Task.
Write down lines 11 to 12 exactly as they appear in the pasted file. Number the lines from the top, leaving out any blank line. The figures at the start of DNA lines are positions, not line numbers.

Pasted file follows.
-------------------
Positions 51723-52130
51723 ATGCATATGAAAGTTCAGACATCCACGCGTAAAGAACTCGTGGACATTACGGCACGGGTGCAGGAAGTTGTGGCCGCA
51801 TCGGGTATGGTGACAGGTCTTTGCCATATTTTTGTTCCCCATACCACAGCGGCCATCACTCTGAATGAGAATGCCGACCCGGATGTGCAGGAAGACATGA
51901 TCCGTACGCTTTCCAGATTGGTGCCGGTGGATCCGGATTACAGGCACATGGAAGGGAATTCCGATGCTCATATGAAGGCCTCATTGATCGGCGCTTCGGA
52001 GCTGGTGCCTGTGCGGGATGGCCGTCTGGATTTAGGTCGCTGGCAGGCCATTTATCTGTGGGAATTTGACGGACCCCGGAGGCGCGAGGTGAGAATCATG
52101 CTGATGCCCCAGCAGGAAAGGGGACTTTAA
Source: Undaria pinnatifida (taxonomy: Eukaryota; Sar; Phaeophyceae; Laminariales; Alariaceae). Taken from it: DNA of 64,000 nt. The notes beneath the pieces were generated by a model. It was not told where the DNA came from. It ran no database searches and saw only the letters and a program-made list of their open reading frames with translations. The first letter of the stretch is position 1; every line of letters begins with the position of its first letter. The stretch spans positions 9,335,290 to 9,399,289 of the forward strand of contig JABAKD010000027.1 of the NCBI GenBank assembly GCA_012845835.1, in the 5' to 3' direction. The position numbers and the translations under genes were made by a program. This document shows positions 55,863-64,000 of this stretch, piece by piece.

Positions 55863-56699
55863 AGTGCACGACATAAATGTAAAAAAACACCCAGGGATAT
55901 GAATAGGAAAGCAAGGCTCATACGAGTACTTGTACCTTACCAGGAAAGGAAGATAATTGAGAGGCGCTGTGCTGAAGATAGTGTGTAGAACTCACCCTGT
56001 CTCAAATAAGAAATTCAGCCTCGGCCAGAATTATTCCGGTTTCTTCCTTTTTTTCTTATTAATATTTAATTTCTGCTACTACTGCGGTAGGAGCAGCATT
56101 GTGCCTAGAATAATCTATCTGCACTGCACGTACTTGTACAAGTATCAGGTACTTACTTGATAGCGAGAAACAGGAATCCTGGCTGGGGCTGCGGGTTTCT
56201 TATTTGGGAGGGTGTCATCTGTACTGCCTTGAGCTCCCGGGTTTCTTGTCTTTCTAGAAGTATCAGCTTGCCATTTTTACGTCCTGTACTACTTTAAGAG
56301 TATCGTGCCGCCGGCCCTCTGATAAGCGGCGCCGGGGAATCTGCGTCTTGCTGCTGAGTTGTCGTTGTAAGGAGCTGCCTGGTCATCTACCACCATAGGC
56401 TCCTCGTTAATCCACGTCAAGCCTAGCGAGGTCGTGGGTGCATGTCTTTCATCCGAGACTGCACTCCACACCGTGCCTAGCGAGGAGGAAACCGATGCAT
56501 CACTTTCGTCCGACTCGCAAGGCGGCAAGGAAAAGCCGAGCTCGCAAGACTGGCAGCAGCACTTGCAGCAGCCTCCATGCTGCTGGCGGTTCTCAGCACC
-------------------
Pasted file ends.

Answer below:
56001 CTCAAATAAGAAATTCAGCCTCGGCCAGAATTATTCCGGTTTCTTCCTTTTTTTCTTATTAATATTTAATTTCTGCTACTACTGCGGTAGGAGCAGCATT
56101 GTGCCTAGAATAATCTATCTGCACTGCACGTACTTGTACAAGTATCAGGTACTTACTTGATAGCGAGAAACAGGAATCCTGGCTGGGGCTGCGGGTTTCT